Should Republicans remain gridlocked after several ballots, many lawmakers and aides expect the conference to call an emergency meeting to debate in private. If it is clear that Mr. McCarthy can’t sway his detractors, an alternative candidate could emerge. That could be Rep. Steve Scalise of Louisiana, the current minority whip, who is set to be majority leader in the new Congress. He has said he is firmly behind Mr. McCarthy. It could also be a well-liked member who isn’t now in leadership.
The House speaker dictates which bills make it to the floor, and is responsible for shepherding must-pass legislation, such as spending bills, that typically need bipartisan support, and negotiating with Senate leaders and the White House. Democrats continue to control the Senate.
Mr. McCarthy has served in Republican leadership since 2009, shortly after he arrived in Congress in 2007. Mr. McCarthy first made a run for the speakership in 2015, which failed after he made what was widely seen as a gaffe in a television interview about House Republicans’ Benghazi investigation, when he said the probe was an effort to tank Democrat Hillary Clinton‘s poll numbers. Paul Ryan took the job instead , and Mr. McCarthy became his No. 2. Mr. McCarthy has led the party as minority chief since 2019.
While some Republicans supporting Mr. McCarthy cite his longtime experience in leadership as an advantage, his detractors have long-held conflicts with him, making it difficult for them to back him. They also say he has been too eager to work with Democrats, an impression he tried to erase in recent months with his opposition to the bipartisan omnibus spending bill that passed in December.
Rep. Bob Good (R., Va.), a McCarthy detractor, told Fox News that he thinks up to 15 Republicans would vote for a candidate other than Mr. McCarthy on the first ballot. Those lawmakers will likely vote for Rep. Andy Biggs (R., Ariz.) the first time, but on the second ballot, he said they have an undisclosed consensus candidate.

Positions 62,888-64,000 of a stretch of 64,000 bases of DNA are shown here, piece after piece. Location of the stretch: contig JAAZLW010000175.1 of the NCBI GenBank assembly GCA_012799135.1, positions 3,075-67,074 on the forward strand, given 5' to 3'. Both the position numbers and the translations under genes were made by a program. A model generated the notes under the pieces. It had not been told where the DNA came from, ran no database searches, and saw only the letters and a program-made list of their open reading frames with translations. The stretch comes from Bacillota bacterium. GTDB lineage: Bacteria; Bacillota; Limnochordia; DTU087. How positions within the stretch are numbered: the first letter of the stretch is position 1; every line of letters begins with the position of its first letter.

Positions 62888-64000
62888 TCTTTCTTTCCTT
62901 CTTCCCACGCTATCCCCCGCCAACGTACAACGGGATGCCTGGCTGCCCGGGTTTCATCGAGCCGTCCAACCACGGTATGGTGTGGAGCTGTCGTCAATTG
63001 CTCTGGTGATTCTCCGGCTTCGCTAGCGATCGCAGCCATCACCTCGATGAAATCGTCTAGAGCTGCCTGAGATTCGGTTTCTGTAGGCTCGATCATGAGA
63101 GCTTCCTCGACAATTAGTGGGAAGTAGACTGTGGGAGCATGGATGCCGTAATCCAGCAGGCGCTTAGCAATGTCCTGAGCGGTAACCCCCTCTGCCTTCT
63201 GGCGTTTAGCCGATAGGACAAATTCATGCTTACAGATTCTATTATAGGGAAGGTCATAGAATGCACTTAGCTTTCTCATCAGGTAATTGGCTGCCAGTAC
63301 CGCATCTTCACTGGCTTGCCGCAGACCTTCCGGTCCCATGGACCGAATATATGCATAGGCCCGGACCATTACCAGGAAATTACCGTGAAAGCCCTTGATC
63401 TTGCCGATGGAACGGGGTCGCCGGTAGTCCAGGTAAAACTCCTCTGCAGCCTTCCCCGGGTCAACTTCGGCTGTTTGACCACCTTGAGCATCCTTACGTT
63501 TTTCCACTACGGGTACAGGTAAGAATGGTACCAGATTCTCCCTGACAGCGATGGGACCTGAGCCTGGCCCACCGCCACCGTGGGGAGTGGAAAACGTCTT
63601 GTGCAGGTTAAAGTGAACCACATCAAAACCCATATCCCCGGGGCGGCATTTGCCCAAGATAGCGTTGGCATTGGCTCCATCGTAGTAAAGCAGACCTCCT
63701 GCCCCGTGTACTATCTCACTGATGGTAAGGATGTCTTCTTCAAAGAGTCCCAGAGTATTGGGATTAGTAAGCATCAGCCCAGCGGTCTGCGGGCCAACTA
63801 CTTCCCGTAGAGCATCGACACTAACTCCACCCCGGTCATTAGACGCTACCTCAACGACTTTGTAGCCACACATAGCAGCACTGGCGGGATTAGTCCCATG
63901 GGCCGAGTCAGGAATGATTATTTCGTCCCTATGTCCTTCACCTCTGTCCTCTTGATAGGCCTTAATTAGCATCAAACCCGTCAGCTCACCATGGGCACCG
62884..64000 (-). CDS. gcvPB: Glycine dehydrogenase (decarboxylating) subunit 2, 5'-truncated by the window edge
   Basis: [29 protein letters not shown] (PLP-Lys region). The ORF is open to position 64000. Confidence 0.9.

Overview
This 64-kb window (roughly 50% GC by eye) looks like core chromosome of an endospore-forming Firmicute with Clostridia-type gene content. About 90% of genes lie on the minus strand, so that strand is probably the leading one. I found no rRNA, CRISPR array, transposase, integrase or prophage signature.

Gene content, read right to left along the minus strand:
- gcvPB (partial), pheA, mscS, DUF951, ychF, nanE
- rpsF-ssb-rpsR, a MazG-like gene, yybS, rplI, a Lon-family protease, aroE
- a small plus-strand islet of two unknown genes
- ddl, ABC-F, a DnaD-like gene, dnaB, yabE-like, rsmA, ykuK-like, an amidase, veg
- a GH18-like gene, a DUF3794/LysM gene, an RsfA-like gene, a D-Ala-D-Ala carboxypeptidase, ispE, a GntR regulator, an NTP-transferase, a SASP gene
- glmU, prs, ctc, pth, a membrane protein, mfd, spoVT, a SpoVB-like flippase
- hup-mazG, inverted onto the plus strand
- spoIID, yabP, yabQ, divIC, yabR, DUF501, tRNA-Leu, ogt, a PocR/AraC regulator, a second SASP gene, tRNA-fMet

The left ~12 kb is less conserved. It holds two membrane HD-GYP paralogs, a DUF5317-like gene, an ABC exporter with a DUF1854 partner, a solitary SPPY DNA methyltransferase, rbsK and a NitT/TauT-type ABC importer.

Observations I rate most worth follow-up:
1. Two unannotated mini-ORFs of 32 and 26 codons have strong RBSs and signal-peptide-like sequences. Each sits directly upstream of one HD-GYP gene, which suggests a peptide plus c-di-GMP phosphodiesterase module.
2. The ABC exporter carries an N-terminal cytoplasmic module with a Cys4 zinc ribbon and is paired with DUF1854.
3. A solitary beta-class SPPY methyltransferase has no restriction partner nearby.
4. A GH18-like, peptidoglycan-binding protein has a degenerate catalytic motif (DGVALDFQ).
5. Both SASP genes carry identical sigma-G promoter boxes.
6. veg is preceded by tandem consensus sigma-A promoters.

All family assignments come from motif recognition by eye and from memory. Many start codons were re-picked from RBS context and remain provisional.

Many Republicans have promised to back only Mr. McCarthy, with some donning “O.K.” buttons on their lapels in December, standing for “Only Kevin.” They say they would support Mr. McCarthy on any ballot, no matter how many it takes.
Mr. McCarthy has had to make efforts to win over far-right conservatives who want changes to House rules that would give them new powers to challenge the leadership. Mr. McCarthy has offered to change the rules to allow five House lawmakers to bring a “motion to vacate the chair,” a procedure that could lead to a speaker losing his job if he upset a handful of members. Under current rules, only party leaders can bring such a motion.
Mr. McCarthy said in a letter to Republicans on Sunday that he is striving for ideological balance on committees, meaning that hard-line conservatives may get the positions they have asked for on top committees, such as Appropriations. Mr. McCarthy has delayed setting up committees where battles are expected for coveted leadership roles, to avoid upsetting lawmakers before the speaker’s race.
In a statement dated Sunday, nine House Republicans wrote that Mr. McCarthy hadn’t yet satisfied their demand for changes to how the House operates. The statement said that “the times call for radical departure from the status quo” in House GOP leadership.